• The agent is a volatile hydrocarbon or petroleum distillate (causing risk for aspiration).
  • The agent is likely to cause rapid onset of serious signs (eg, seizures, coma) before vomiting occurs.
  • If it is suspected that the patient may require enterotomy or gastrostomy, activated charcoal should not be given.



  • At-home emesis is only indicated if the patient is stable.


  • Owners should offer dogs bread first; emesis may be more productive with a full stomach.5
  • In toxicity cases involving zinc phosphide or aluminum phosphide, no food should be given.
  • Food stimulates production of stomach acid, which causes release of toxic phosphine gas.5
  • Walking the pet or allowing it to move around may help stimulate vomiting.4
  • Hydrogen peroxide 3% at 2 ml/kg PO should be administered up to 45 ml.
  • Further administration is likely of little benefit and can cause injury to the esophageal and gastric mucosa.


  • Emesis is only recommended at home in extenuating circumstances.
  • Hydrogen peroxide is effective in 30% of cases,3 and adverse effects (eg, severe, bloody vomiting) can occur.


  • Apomorphine at 0.03 mg/kg IV or 0.04 mg/kg IM or a portion of a tablet crushed and dissolved in water for administration into the conjunctival sac
  • This acts by stimulating dopaminergic receptors in the chemoreceptor trigger zone (CTZ).5
  • Sedation can be reversed with administration of naloxone, but it will not stop the vomiting.4
  • The conjunctival sac needs to be rinsed after emesis.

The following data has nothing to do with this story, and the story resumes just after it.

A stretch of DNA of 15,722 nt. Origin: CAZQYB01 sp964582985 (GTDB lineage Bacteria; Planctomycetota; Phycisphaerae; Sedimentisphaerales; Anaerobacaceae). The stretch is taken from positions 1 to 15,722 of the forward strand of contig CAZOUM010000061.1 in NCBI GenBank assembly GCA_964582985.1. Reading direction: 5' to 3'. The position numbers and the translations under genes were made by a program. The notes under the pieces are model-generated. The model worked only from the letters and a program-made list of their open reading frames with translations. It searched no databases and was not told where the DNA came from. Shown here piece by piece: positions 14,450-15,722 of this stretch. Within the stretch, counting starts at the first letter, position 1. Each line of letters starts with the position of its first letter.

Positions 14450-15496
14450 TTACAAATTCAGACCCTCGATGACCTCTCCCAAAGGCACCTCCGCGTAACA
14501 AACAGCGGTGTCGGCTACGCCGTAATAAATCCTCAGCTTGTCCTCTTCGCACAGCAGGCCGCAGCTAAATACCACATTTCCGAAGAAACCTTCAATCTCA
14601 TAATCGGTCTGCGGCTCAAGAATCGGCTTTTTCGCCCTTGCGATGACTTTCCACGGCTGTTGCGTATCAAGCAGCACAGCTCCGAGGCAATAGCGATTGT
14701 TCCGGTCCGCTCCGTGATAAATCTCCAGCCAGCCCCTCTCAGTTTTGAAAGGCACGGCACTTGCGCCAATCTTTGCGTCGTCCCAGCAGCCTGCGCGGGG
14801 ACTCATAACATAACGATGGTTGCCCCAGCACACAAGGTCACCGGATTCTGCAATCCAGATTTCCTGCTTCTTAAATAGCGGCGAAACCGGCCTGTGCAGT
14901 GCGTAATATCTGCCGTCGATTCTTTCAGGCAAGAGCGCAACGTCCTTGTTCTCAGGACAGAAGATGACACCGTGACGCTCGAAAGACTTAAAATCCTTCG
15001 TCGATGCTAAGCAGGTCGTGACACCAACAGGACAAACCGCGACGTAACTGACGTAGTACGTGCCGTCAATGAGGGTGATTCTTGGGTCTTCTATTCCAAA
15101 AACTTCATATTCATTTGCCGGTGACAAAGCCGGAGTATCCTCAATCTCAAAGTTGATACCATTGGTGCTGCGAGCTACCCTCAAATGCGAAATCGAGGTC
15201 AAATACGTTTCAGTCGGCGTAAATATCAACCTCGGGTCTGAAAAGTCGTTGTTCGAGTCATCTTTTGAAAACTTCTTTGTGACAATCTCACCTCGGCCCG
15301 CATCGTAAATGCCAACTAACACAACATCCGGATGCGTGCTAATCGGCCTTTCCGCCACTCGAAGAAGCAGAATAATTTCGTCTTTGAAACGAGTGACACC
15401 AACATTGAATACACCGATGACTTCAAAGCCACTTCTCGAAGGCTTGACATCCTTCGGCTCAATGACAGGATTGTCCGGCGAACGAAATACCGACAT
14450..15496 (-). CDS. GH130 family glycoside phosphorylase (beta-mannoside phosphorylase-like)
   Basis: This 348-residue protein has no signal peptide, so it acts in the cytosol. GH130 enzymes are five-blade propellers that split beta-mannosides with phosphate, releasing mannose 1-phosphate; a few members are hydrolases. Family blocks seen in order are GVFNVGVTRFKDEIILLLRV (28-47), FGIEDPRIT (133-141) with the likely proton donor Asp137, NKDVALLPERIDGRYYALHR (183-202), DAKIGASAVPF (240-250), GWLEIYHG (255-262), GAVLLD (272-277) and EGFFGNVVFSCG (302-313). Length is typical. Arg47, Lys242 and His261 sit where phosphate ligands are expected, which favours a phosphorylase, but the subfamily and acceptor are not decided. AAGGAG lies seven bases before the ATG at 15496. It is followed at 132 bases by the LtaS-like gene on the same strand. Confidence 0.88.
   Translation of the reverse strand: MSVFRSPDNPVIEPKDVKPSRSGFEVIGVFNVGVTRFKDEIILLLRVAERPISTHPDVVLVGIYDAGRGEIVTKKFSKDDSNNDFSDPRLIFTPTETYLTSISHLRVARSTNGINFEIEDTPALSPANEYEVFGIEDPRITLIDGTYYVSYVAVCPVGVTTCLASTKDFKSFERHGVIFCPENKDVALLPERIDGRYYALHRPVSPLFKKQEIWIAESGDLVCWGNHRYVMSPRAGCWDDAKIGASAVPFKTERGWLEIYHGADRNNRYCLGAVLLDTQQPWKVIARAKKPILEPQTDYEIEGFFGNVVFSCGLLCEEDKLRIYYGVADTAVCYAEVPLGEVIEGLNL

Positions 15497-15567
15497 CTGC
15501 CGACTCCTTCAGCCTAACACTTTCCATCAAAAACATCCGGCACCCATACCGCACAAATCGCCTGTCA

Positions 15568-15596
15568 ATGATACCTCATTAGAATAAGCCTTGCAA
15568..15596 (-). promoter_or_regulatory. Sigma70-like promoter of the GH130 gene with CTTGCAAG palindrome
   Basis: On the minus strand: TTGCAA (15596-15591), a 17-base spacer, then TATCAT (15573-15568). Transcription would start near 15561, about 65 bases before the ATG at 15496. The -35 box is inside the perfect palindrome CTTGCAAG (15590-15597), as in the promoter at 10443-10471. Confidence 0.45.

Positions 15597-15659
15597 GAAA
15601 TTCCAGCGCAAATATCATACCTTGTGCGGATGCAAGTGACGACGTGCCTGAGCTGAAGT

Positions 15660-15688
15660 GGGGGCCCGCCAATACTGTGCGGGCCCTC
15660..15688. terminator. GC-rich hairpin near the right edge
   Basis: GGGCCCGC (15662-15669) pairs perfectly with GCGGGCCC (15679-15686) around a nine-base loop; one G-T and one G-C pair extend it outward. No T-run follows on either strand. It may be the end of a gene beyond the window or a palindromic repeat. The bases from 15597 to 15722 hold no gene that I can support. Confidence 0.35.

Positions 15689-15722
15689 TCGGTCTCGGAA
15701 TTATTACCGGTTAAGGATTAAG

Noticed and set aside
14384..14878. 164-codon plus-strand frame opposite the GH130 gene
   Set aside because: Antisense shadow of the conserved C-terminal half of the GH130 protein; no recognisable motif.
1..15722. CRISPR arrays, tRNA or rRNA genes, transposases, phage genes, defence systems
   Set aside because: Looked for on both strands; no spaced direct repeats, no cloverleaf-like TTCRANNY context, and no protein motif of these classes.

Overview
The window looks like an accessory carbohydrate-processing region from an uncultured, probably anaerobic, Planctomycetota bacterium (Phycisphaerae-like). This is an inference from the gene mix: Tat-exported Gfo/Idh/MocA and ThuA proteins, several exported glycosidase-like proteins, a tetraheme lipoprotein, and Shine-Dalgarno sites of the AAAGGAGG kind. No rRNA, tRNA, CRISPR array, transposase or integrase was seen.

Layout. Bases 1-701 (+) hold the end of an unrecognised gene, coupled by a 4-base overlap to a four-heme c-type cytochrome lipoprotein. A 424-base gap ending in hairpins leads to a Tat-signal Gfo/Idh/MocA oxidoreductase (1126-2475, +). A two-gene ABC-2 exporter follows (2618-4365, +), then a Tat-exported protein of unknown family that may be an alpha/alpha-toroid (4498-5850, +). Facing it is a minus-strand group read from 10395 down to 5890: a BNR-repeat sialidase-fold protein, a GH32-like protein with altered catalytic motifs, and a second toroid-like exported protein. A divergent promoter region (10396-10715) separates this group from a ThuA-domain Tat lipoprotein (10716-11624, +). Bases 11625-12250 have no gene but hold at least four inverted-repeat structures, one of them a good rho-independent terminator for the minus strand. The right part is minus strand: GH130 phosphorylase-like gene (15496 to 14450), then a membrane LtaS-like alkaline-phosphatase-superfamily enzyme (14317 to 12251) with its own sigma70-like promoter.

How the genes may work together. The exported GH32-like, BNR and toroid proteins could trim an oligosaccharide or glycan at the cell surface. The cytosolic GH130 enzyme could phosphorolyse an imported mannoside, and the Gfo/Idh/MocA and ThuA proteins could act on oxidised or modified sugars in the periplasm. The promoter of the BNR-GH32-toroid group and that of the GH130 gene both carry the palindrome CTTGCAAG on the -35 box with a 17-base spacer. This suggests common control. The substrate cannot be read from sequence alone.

• Hydrogen peroxide may be considered if toxicant has antiemetic effects at the CTZ (eg, phenothiazines).
  • Both hydrogen peroxide and apomorphine are >90% effective in dogs.3
Contraindicated Emetics
  • Table salt: Not a reliable emetic and can result in life-threatening hypernatremia5
  • Syrup of ipecac: Less readily available and less effective than hydrogen peroxide; can be cardiotoxic with high dose5
  • Mechanical methods (eg, fingers down the throat): Considered to be generally ineffective4
Administering Activated Charcoal
  • Only medicinal-grade activated charcoal (1–2 g/kg PO) should be used.
  • Medicinal-grade charcoal has a large surface area for binding to toxicants.5
  • Multiple-dose activated charcoal can be beneficial in some circumstances


  • Xylazine (0.44 mg/kg IM) is effective in ~57% of cases.3
  • Sedation can be reversed with yohimbine.
  • Apomorphine is rarely effective in cats.3


  • Marked or bloody vomiting can result from administration of hydrogen peroxide.
  • CNS depression is possible with administration of apomorphine or xylazine.
  • Depression may be reversed with naloxone (with apomorphine) and atipamezole or yohimbine (with xylazine).
  • Electrolyte disturbances (ie, hypernatremia, hypermagnesemia, hypokalemia) can occur following administration of activated charcoal.
  • Monitoring electrolytes is always recommended with multiple-dose activated charcoal and suggested with a single dose.
  • Activated charcoal can increase serum osmolality, osmolal gap, and serum lactate concentration.6
  • Aspiration of charcoal or stomach contents can occur.
  • Vagal events or bradycardia may occur.
  1. Simpson KW,et al. 2001, J Vet Intern Med. 15:26.
  2. Fyfe JC,et al. 1989, J Am Anim Hosp Assoc. 25:533.
  3. Fyfe JC,et al. 2014, J Vet Intern Med, doi: 10.1111/jvim.12284[epub ahead of print].
  4. Mason SL,et al. 2014, J Small Anim Pract. 55:57.
  5. J.M. Steiner, et al, ACVIM 2014, Feline Exocrine Pancreatic Insufficiency: 150 Cases,
  6. Urs Giger et al, Hereditary Erythrocyte Defects Causing Anemia, ACVIM
  7. S.L.Marks, WSAVA 2013, Advances in Dietary Management of GI Disorders, World Small Anim Vet Assoc :
  8. Plumbs Veterinary Drug handbook 2014, 7th edition